Do you have any supporting research about the bacterial colonies building resistance to chloramine and chlorine that you could share? I read your reply to Brhino but I still would like to know more. As that really does go against traditional knowledge and research that I have read to date, I would be interested to read some more about this.
At any rate, this would be a set-up for someone with more advanced knowledge and experience in the hobby
If you take your time to do the research FIRST, you can successfully set-up and keep ANY type of aquarium with ease.
"Not using a quarantine tank is like playing Russian roulette. Nobody wins the game, some people just get to play longer than others." - Anthony Calfo
Fishless Cycle Cycling with Fish Marine Aquarium Info
I would just like to clarify that I have not had a single fish death during the year not counting fry which were consumed by tank mates and whose numbers I cannot estimate (perhaps due to covert cat predation ). I have not seen any dead shrimp, I just can't find as many to count. None of the fish have fin or body disease and all behave normally and feed enthusiastically. The point of the experiment was not to prove that you shouldn't change your tank water, just that, situation depending, it won't kill your fish if you don't. And in response to the comment that they are neglected, I would say they are far from neglected as I have kept careful tabs on chemistries, temperatures and behavior throughout the year and was ready to institute water changes if anything worried me. And this isn't my first aquarium, more like my 12th.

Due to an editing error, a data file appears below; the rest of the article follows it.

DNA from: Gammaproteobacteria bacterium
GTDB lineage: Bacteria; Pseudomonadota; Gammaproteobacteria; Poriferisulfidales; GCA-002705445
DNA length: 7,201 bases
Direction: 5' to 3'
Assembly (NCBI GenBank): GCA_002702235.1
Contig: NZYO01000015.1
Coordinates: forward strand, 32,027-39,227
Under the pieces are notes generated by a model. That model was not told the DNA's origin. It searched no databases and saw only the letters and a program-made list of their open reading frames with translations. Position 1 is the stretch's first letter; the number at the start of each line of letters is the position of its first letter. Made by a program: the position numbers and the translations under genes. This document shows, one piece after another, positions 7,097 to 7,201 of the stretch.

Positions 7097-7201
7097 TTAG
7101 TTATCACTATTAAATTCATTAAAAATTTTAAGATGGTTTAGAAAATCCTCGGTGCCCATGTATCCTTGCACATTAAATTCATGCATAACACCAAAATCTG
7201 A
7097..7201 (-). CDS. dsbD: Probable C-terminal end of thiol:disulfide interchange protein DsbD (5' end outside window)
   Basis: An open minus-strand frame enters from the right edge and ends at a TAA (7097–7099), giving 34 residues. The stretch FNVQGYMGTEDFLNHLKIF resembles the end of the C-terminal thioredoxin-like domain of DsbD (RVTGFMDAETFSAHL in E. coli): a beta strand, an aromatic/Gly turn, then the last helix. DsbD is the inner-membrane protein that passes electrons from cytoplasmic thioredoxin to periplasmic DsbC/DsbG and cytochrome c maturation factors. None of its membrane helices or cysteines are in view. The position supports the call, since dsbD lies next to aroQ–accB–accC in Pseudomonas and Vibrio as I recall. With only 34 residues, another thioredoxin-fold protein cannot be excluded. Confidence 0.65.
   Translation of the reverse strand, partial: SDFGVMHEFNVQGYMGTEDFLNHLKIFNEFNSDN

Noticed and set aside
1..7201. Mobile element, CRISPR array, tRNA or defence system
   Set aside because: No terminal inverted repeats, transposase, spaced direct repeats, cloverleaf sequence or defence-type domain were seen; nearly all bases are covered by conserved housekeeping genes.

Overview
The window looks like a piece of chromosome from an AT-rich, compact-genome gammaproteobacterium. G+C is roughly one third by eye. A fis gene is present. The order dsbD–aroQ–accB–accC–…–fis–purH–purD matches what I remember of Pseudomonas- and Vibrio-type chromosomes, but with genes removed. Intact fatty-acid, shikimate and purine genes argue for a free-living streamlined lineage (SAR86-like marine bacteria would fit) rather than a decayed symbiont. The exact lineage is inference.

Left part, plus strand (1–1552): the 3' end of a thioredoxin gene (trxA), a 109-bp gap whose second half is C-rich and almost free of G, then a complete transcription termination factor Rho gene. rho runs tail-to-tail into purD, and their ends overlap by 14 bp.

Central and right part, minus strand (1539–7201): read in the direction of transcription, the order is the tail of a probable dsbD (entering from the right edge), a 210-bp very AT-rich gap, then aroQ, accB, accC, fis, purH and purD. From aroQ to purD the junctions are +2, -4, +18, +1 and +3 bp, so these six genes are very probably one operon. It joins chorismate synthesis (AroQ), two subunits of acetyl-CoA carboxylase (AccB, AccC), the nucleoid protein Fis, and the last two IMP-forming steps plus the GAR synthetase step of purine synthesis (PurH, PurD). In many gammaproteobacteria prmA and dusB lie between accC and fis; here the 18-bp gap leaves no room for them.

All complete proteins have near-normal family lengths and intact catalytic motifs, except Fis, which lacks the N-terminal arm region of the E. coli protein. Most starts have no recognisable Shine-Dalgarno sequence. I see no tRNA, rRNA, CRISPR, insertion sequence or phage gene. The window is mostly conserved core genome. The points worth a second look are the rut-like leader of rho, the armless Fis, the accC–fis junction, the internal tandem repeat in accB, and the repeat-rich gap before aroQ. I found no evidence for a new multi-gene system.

1. Now, I really did not know what the effect of infrequent water changes would be on the fish and shrimp. I suspected that the shrimp would fair less well, but they flourished until the fish population increased dramatically. I had heard that trace elements might be replenished by water changes and I wondered about this, however, seeing as the fish are fed the remains of other fish, one would expect these elements to be contained within the flake food should they be so vital to fish health and metabolism (e.g. they would surely be sequestered in the fish used to make the flakes). Furthermore, the mineral content of municipal water varies so dramatically from source to source that it would be near impossible to conclude that all municipal water sources happen to contain exactly the minerals which aquarium fish need to survive (e.g. aquifer vs reservoir vs desalination vs river).